If book fan and literary crusader Jess Haigh were a novel, she might well be called The Girl With The Heavy Suitcase.
The 27-year old from Kirkstall is on a one-woman mission to get Leeds reading – and her ‘travelling suitcase library’ is doing just that.
Since starting the free book swap club, library assistant Jess has helped people exchange around 2,000 books at about 30 sessions.
And her idea has struck a real chord, with people as far afield as Australia and America telling her they want to start clubs.
The sessions happen across the city, and at events as diverse as literary gatherings and beer festivals.
The latest, a ‘Guilty Pleasures’ book swap, is at Dock Street market next month.
Jess, who works at the library at Keighley College, said: “I wanted to bring reading for pleasure back into the social sphere, so people find it socially acceptable to carry a book around in their bag.
“You go to the pub and people have their phones and they talk about films and music, but not books. But people can bond over books and it makes me proud when I see that.”
A recent survey by the National Literacy Trust found that almost four million children in the UK do not own a single book. One in five had never received a book as a present, and more than one in 10 had never been to a bookshop.
Lifelong reader Jess said such statistics were “really sad”, and it was even sadder that so many libraries in Leeds have been closed or have been under threat.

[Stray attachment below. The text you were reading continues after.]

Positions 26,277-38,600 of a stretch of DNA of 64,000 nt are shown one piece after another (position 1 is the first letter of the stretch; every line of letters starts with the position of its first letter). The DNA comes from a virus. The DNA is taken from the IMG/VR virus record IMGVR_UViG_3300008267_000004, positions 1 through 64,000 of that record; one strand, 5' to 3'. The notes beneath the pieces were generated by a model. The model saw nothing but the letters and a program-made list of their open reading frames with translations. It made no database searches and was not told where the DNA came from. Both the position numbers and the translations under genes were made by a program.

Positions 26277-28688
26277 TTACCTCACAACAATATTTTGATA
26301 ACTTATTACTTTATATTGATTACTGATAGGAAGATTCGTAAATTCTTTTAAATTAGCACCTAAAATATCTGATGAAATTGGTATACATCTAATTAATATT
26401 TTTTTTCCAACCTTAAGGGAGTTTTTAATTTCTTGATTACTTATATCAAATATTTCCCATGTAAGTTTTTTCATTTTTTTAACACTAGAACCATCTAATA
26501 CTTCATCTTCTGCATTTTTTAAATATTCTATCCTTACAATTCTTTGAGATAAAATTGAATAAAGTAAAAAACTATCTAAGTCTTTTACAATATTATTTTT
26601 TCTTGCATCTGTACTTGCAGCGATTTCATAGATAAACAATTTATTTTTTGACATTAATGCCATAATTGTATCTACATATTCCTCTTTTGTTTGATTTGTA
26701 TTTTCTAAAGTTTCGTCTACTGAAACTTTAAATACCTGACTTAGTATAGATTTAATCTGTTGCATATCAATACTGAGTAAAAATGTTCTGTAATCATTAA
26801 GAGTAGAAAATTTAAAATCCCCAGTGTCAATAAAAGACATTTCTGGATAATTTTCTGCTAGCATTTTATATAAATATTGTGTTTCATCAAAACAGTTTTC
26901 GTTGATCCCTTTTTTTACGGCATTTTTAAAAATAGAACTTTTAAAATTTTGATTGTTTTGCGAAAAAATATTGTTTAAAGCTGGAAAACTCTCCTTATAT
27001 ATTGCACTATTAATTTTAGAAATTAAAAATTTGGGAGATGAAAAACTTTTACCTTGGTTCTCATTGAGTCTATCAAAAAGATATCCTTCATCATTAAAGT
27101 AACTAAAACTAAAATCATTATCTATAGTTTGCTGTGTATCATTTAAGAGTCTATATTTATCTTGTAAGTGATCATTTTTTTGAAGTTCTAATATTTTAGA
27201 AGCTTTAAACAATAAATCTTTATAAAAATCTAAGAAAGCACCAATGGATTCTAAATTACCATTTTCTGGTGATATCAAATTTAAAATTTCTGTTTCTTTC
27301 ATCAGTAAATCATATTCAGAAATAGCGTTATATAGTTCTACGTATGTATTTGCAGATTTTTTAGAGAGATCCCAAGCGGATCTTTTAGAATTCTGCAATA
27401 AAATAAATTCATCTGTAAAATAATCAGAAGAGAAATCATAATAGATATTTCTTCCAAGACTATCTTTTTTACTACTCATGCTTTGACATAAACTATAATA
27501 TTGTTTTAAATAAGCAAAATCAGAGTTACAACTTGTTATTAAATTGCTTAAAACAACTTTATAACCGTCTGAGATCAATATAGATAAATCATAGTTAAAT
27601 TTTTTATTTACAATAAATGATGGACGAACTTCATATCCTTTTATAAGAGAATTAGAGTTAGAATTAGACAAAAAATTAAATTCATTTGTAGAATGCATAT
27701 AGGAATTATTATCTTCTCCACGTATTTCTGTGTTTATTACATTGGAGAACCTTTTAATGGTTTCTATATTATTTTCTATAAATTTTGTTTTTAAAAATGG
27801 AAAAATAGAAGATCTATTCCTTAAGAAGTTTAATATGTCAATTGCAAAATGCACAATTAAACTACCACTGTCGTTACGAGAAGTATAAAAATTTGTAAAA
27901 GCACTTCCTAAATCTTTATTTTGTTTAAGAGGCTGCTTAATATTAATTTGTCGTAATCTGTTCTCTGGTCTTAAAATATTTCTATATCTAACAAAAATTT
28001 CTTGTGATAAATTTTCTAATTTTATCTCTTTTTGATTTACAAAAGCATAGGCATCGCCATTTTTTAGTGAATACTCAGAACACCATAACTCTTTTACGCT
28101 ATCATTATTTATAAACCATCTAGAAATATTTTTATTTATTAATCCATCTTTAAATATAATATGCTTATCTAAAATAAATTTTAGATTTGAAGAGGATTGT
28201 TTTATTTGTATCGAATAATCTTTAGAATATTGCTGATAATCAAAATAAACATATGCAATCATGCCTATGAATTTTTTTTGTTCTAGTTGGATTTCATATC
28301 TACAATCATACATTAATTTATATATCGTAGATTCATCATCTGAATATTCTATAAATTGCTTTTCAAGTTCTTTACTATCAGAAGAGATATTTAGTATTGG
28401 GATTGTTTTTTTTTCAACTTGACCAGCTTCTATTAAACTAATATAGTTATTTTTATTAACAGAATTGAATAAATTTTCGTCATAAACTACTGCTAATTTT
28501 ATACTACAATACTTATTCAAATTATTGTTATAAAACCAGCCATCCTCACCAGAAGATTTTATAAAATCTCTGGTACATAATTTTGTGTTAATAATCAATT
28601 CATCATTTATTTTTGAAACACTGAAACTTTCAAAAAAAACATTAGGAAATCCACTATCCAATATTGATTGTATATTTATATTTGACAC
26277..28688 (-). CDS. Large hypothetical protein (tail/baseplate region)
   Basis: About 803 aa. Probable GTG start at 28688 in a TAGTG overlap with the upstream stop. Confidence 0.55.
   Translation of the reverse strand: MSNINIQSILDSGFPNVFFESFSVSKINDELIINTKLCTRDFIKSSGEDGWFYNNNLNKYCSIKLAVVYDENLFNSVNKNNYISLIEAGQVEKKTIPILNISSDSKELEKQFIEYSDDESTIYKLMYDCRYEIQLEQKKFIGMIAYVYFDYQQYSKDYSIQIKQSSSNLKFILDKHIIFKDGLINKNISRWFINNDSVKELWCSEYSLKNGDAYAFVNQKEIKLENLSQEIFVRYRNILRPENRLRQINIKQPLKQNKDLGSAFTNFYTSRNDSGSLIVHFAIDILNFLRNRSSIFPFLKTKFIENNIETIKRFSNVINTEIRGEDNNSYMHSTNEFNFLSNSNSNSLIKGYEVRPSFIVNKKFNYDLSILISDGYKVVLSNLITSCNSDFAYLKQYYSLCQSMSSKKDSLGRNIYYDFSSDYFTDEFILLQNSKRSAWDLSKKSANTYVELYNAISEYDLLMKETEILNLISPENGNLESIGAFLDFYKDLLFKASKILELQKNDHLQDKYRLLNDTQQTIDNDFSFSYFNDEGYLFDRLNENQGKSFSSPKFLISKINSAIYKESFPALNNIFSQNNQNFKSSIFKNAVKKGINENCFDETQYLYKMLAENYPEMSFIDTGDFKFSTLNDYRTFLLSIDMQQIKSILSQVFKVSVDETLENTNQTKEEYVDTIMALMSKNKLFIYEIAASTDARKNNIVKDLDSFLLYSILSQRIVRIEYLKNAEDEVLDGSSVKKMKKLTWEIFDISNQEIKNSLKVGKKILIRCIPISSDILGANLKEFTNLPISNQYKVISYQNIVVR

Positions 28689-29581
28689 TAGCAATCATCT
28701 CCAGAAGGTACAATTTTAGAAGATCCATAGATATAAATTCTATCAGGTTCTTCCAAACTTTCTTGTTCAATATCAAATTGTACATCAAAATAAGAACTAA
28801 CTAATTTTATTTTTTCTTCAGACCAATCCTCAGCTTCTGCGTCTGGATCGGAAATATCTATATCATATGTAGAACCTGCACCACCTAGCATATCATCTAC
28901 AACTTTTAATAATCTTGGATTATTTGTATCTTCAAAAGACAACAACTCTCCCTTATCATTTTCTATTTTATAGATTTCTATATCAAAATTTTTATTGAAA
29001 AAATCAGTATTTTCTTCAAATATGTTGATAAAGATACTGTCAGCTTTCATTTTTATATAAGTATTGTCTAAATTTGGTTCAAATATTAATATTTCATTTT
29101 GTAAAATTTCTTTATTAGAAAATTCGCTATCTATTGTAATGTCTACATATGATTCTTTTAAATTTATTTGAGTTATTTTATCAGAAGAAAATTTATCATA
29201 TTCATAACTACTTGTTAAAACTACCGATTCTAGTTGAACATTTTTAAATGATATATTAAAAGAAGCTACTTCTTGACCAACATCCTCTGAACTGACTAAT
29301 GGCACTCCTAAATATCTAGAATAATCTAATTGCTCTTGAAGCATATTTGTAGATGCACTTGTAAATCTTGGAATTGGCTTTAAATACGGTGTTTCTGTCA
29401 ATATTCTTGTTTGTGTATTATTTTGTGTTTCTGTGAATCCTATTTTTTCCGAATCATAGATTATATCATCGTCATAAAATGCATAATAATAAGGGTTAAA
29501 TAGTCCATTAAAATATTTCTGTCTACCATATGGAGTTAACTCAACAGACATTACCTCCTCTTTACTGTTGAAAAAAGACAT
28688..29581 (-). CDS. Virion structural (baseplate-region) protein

But despite loving real paper books, she is not a technophobe, and says “anything that gets people reading is a good thing”.
“I’m not going to panic that e-books are going to be the death of books,” she said. “If it gets more people reading, then that’s great.
“It’s good for our mental health and it’s a social activity.
“People don’t need to feel ashamed of what they are reading or how they are reading it, the act of reading itself is enough.”
Jess’s own favourite book-swap acquisition is a novel by A.S Byatt.
And her favourite ever book is Cold Comfort Farm by Stella Gibbons.
“I have probably given a few copies of that away at swaps and it does feel like you have given a bit of yourself away,” she said.
“People do get attached to their books. But it’s about sharing the act of reading.”
The next Travelling Suitcase Library swap shop is at Dock Street market on Wednesday, June 13 from 7pm to 9pm.
All are welcome to bring their favourite books to swap or to come and brows others’ submissions. You do not have to submit books to take part.